Team: Chicago White Sox
Closer: Damaso Marte
Stability: Low
Health: Good
Next in line: Billy Koch, Cliff Politte
Notes: Marte is the incumbent, and while there's nothing really wrong with him as a pitcher, his status as the closer is fragile. The White Sox would like to use him in a number of situations, particularly when the scenario calls for a lefty. White Sox GM Kenny Williams hinted that the team would enter the season using a committee, with Koch and Politte getting their chances as well.

Team: Chicago Cubs
Closer: Joe Borowski
Stability: Medium
Health: Good
Next in line: Latroy Hawkins, Kyle Farnsworth, Mike Remlinger
Notes: Borowski was given a vote of confidence following the signing of Hawkins, but Hawkins was signed for a premium, and his contract includes bonus clauses for the number of saves he records. Hawkins traditionally has pitched better in a set-up role than as a closer, but his peripheral stats have improved considerably in the last two years. Farnsworth has the best stuff and was the most dominant of the group, but his walk rate has prevented him from being seriously considered for the role.

Team: Cincinnati Reds
Closer: Danny Graves
Stability: Medium
Health: Questionable
Next in line: Chris Reitsma, Ryan Wagner, John Riedling
Notes: Graves returns to closing after a failed experiment as a starter. He’s coming off of a shoulder injury, so his status bears watching this spring. In a perfect world, the Reds would be able trade Graves for a starter, but his contract will probably prohibit that. The situation with Reitsma and Wagner might be similar to that of the Angels with Brendan Donnelly and Francisco Rodriguez – Reitsma is the next in line and was effective in the role last year, but Wagner is the man for the future. The Reds are flirting with the idea of using Wagner as a starter.

Team: Cleveland Indians
Closer: Bob Wickman
Stability: Low
Health: Good
Next in line: David Riske, Jose Jimenez, Scott Stewart, Rafael Betancourt, Bobby Howry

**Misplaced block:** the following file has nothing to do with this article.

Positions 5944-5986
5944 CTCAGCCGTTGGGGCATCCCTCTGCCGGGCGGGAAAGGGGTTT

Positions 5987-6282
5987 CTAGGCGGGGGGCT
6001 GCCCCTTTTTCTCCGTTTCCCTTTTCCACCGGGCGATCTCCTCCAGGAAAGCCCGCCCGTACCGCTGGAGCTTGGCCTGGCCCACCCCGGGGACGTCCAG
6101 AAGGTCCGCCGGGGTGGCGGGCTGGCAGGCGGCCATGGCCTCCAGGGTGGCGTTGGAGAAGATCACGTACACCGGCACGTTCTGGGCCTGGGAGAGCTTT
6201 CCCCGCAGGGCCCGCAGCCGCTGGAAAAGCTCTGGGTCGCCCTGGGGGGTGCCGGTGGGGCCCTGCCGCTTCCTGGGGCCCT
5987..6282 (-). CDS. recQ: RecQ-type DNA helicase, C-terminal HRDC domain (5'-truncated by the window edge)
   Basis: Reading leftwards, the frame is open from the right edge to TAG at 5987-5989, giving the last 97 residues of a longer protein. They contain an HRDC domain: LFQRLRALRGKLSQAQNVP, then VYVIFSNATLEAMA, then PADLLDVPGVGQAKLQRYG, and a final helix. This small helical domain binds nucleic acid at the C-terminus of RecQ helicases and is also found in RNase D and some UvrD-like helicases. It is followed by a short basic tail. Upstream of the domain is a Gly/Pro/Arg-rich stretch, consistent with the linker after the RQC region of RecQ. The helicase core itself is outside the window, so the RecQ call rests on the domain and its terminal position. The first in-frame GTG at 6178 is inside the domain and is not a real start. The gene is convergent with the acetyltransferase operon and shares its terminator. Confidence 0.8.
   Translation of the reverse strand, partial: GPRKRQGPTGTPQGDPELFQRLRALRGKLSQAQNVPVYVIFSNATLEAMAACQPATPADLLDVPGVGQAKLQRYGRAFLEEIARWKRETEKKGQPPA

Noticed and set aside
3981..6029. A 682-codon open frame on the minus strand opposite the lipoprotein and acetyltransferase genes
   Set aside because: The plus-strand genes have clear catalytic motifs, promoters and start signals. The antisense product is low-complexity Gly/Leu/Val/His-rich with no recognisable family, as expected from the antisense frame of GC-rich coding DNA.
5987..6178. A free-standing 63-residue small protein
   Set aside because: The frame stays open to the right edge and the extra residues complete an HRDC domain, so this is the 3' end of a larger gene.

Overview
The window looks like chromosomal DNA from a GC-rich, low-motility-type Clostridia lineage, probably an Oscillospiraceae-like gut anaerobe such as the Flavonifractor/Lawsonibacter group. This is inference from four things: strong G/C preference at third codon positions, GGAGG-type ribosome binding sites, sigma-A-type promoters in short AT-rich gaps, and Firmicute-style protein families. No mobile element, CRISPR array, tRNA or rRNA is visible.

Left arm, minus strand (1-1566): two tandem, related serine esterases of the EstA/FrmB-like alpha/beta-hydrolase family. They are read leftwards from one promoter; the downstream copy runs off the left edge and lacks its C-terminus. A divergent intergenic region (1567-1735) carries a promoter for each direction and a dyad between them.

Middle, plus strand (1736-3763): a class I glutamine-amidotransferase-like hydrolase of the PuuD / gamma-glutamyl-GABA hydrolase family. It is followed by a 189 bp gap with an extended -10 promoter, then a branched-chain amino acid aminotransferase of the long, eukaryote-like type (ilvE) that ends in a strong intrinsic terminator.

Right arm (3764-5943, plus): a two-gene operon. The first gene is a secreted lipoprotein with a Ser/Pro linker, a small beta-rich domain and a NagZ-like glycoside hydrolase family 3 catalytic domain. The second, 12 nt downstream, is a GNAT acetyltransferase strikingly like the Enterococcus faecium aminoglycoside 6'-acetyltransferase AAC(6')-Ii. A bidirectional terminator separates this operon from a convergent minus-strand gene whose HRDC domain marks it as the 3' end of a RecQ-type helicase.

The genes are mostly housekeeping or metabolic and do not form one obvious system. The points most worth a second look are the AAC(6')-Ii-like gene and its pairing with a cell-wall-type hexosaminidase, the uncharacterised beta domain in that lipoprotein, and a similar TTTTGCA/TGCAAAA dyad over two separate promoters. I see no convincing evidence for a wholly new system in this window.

Notes: Wickman is still recovering from Tommy John surgery after missing all of the 2003 season and half the 2002 season. Riske is waiting in the wings after a stellar 2003 season – one might argue that he’s the better candidate for the job anyhow, given his ability to dominate hitters. Jimenez might develop into a serviceable reliever again after escaping high altitude. Quietly the Indians have constructed a quality bullpen with a number of useable options.

Team: Colorado Rockies
Closer: Shawn Chacon
Stability: Low
Health: Good
Next in line: Steve Reed, Brian Fuentes
Notes: Chacon has no experience closing, and is coming off of a season-ending elbow surgery. Factor in Coors Field, and he becomes as risky as any closer out there. Reed has made a career out of succeeding beyond expectations in Coors. Fuentes split the duties with Justin Speier late in 2003, and should get any saves when the situation calls for a left-hander.

Team: Detroit Tigers
Closer: Danny Patterson
Stability: Very Low
Health: Questionable
Next in line: Fernando Rodney, Al Levine, Franklyn German, Matt Anderson, Jamie Walker
Notes: There’s no real clear favorite for the job in Detroit, and manager Alan Trammell did his best to keep speculators on their toes last year anyhow. Patterson might get the first shot, based on his performance in 2003 and his general seniority. He was shut down in September with elbow problems, however, after missing most of 2002 after having Tommy John surgery. Rodney’s strikeout numbers are cause for optimism, but he hasn’t mastered his control at the major league level. This is another wide-open situation.